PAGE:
On the morning of 23 March, a U.S patrol near the town was fired on by Iraqi snipers. While returning fire they reported Iraqi forces moving into one of the warehouses in the industrial area. The patrol called in tanks which fired on the Iraqi positions. Intense machine-gun and RPG fire directed at the US Marines prevented them moving forward to identify their targets, so they called in air support. 2 RAF harriers responded, launching airstrikes on the Iraqi-occupied buildings. Machine gun fire died down, but the Marines came under increased sniper fire from the town. The fighting continued into the night but the Marines were unable to make any progress against the Iraqi forces.[11]

GROM commandos in the Umm Qasr port, 28 March 2003

Brigadier Dutton knew the 15th MEU needed more time but they were scheduled to join up with the I Marine Expeditionary Force within the next 2 days, so he decided to relieve the unit and that 42 Commando could take over. On the night of 24 March, M company, 42 Commando, patrolled through the town and port after receiving occasional rifle fire and cleared a Ba'ath Party headquarters in the center of the town, the following day another patrol cleared Iraqi defensive positions, finding that the Iraqi troops had left the town.[12]

Aftermath[edit]

Following the seizure of the town and port, the waterway was de-mined by a detachment from HM-14 and Naval Special Clearance Team ONE of the U.S. Navy and reopened, Umm Qasr played an important role in the shipment of humanitarian supplies to Iraqi civilians.[13]

Coalition minesweepers, including HMS Bangor and HMS Sandown (aided by divers), US Navy MH-53E helicopters, and trained dolphins and seals, located the approach to the port and cleared it of mines, allowing RFA Sir Galahad to dock after a couple of days. The first minesweeper HMS Brocklesby found 80 Manta mines laid out close to the shipping lane, they were destroyed in a controlled detonation.[14]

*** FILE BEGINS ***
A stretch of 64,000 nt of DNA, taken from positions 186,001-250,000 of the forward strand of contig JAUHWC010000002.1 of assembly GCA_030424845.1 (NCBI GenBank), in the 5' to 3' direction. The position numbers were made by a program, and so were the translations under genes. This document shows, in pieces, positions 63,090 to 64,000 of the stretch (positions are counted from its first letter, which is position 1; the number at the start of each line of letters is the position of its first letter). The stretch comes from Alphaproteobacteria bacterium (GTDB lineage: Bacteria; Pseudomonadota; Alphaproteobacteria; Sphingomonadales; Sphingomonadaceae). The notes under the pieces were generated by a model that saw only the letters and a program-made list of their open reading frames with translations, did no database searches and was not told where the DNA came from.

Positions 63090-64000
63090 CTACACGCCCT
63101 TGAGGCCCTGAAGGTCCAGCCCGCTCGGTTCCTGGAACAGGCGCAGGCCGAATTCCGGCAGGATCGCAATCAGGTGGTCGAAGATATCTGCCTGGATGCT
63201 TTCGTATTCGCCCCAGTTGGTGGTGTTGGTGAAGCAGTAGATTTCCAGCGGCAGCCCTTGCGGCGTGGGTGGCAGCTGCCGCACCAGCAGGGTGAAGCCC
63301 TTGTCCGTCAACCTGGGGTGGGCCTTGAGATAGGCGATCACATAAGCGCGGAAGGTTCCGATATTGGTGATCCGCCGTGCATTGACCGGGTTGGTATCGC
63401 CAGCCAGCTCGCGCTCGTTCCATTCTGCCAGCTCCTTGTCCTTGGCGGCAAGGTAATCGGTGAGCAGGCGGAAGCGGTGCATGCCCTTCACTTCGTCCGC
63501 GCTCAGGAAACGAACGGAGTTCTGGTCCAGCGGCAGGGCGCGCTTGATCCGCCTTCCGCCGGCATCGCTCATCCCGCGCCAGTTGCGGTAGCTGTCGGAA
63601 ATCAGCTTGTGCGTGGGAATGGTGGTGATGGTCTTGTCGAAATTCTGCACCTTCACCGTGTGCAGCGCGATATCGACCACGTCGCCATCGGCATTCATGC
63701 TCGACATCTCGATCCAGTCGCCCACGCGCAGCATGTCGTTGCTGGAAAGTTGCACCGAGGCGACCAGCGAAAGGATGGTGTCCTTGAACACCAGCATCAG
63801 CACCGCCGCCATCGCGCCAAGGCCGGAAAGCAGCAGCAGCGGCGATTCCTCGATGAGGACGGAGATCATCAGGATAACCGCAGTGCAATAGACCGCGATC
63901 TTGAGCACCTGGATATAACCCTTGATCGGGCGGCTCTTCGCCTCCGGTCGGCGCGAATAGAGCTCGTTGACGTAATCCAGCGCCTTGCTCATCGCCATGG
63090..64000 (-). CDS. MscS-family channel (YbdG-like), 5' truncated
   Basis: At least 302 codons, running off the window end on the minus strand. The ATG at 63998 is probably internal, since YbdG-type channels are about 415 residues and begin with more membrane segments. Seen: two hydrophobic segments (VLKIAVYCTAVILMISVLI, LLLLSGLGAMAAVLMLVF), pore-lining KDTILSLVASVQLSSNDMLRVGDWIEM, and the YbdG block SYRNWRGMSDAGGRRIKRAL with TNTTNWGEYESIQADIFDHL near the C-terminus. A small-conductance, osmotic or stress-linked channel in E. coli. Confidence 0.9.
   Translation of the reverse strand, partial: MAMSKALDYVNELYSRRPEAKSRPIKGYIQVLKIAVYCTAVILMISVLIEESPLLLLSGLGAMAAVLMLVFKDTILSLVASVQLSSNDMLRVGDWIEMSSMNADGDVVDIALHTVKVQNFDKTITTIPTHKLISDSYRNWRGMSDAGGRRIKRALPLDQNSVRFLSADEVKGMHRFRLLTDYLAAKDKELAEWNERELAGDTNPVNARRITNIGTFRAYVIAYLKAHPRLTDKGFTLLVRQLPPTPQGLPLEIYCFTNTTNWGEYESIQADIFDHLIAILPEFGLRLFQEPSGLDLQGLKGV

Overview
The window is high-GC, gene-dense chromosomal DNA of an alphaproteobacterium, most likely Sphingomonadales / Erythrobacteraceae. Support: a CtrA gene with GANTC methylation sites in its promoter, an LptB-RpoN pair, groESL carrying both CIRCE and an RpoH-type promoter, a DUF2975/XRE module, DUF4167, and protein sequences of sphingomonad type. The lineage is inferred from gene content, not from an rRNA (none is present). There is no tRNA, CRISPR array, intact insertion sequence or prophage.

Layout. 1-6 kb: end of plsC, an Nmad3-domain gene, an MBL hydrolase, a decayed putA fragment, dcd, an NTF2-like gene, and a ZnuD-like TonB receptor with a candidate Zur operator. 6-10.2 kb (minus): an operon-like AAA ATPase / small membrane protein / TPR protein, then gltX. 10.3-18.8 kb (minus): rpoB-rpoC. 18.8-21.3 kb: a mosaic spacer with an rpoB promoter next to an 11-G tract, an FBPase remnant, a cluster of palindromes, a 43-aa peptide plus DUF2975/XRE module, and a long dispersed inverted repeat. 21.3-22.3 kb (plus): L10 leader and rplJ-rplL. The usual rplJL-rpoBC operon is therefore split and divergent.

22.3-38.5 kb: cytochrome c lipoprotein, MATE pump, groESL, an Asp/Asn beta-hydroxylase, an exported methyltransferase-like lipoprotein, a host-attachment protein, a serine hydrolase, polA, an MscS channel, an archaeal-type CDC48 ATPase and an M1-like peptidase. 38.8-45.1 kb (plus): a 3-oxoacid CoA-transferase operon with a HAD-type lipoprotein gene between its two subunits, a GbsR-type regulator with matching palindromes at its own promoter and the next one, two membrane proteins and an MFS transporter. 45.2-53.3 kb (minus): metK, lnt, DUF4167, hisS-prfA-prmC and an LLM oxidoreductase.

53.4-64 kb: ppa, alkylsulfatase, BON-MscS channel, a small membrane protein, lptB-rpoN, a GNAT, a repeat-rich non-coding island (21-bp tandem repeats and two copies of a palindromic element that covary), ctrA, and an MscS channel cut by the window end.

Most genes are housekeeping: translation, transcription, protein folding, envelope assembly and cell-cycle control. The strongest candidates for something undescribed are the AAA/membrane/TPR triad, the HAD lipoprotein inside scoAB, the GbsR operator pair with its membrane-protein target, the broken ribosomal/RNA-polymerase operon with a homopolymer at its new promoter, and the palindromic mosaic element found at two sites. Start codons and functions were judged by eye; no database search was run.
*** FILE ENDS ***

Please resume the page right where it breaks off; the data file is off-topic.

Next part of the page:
References[edit]

  1. ^ https://web.archive.org/web/20140820101422/http://britains-smallwars.com/gulf2/units.html. Archived from the original on August 20, 2014. Retrieved February 9, 2016.  Missing or empty |title= (help)
  2. ^ "Wages of War -- Appendix 1. Survey of reported Iraqi combatant fatalities in the 2003 war - Commonwealth Institute of Cambridge". Comw.org. Retrieved 13 October 2014. 
  3. ^ https://web.archive.org/web/20070109185830/http://icasualties.org/oif/prdDetails.aspx?hndRef=3-2003. Archived from the original on January 9, 2007. Retrieved January 29, 2007.  Missing or empty |title= (help)
  4. ^ "Fierce battle around port," The Guardian, 24 March 2003
  5. ^ Rossiter, Mike, Target Basra , Corgi, 2009 ISBN 0552157007 ISBN 978-0552157001 p.209 and p.210 and p218
  6. ^ Rossiter, Mike, Target Basra , Corgi, 2009 ISBN 0552157007 ISBN 978-0552157001, p.210
  7. ^ Rossiter, Mike, Target Basra , Corgi, 2009 ISBN 0552157007 ISBN 978-0552157001, p210
  8. ^ Rossiter, Mike, Target Basra , Corgi, 2009 ISBN 0552157007 ISBN 978-0552157001, p.211
  9. ^ Rossiter, Mike, Target Basra , Corgi, 2009 ISBN 0552157007 ISBN 978-0552157001 p.211
  10. ^ Rossiter, Mike, Target Basra , Corgi, 2009 ISBN 0552157007 ISBN 978-0552157001, p212
  11. ^ Rossiter, Mike, Target Basra , Corgi, 2009 ISBN 0552157007 ISBN 978-0552157001, p212-p213
  12. ^ Rossiter, Mike, Target Basra , Corgi, 2009 ISBN 0552157007 ISBN 978-0552157001, p219
  13. ^ "Iraq aid confined to south", The Guardian, 2 April 2003
  14. ^ Rossiter, Mike, Target Basra , Corgi, 2009 ISBN 0552157007 ISBN 978-0552157001, p230-p231

External links[edit]

Coordinates: 30°01′41″N 47°56′13″E / 30.0281°N 47.9369°E / 30.0281; 47.9369